We have seen the Gilded Age of massive "economic growth" built on the backs of nominal improved general material prosperity but with huge inequality, social instability, a lack of a proper social safety net, a lack of safeguards over banks and corporations, a reckless speculative economy, and an increasing social incohesion before. And it did not end well.

Hopelessness creates a sense of impending apocalypse in the minds of many and desperation breeds anger and hate. Solutions are often found in violent and totalizing ideological fictions. It is as if we are drawn, as moths to flame, to the social apocalypse itself.

We can, however, give ourselves and others a seasonal gift of real magnitude. We can save lives and make the day-to-day of so many much better. We can seek to find a measure of genuine salvation and an end to inner emptiness.

In the final analysis, we exist only as a reflection of our ability to effect the lives of others, for better or worse, and in our yearning, regardless of class, race, ideology or any other indicator, to be remembered, somehow, even if ephemerally or incidentally, as an agent of something of some significance.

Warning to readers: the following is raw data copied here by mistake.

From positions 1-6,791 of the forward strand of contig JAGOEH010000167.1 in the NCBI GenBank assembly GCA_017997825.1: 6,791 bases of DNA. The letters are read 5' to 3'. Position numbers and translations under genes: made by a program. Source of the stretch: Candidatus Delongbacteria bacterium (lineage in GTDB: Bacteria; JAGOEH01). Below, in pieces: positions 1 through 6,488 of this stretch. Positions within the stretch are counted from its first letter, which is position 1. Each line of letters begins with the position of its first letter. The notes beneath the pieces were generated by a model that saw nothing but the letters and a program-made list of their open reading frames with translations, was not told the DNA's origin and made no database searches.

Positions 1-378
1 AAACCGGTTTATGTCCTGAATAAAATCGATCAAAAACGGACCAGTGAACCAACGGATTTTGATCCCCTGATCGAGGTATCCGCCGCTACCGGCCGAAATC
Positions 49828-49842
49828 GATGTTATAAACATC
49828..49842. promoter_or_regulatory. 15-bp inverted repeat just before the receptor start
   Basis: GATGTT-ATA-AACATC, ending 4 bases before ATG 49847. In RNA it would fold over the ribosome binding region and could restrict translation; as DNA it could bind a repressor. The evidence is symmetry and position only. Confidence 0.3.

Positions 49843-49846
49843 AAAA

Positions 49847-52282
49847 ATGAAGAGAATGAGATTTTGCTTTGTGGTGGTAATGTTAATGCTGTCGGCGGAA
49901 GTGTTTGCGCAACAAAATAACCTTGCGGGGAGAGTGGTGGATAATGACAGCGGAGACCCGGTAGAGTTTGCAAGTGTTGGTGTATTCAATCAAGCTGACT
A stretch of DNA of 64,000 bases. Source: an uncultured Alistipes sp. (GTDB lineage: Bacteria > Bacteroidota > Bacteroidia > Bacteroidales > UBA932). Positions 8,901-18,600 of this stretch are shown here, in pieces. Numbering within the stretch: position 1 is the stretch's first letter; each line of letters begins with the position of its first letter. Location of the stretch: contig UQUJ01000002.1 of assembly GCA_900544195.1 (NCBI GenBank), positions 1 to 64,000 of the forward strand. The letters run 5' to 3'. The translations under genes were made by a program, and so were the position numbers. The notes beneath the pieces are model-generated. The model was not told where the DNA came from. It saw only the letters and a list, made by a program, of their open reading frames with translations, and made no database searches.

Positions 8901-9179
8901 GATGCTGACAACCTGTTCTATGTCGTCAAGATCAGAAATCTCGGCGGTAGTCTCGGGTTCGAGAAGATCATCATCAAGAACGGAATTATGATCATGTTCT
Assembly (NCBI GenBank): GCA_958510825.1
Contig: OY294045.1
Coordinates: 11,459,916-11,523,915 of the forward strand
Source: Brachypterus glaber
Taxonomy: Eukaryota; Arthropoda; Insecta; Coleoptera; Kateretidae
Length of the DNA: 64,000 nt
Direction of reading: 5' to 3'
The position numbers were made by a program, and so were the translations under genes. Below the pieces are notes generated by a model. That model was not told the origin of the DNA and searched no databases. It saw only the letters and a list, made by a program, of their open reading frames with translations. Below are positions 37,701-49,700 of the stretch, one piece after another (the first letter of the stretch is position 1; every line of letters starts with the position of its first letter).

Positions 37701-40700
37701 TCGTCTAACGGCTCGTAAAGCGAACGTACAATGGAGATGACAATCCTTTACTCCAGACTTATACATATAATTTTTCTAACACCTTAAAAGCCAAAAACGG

This may be our children, our charitable work, our writings or our art.

It may even, in rare cases, be through what we produce, though most of us get lost in the workings of the wider capitalist machine.

But it will always come out in our actions as members of a broader tapestry, a true coalition, a general sorority and fraternity of people standing together, united yet not identical, and pushing, striving, aching for a better future through the ending of injustices, large and small. It will always surface in the backs of committee rooms, on picket lines, in church hall basements and in the countless courageous and largely forgotten moments of personal sacrifice by so many in so many disparate lands.

From those who will no longer sit on the back of the bus to those who will no longer deny their love. From those who stand down tanks with nothing other than their righteous anger to those who rise up in the face of unacceptable oppression. From those who have all too often died in the realization that they did it out of a love for humanity that stirs us all, to those who live to create a real thousand points of light, the thousand points of light that connect us to each other.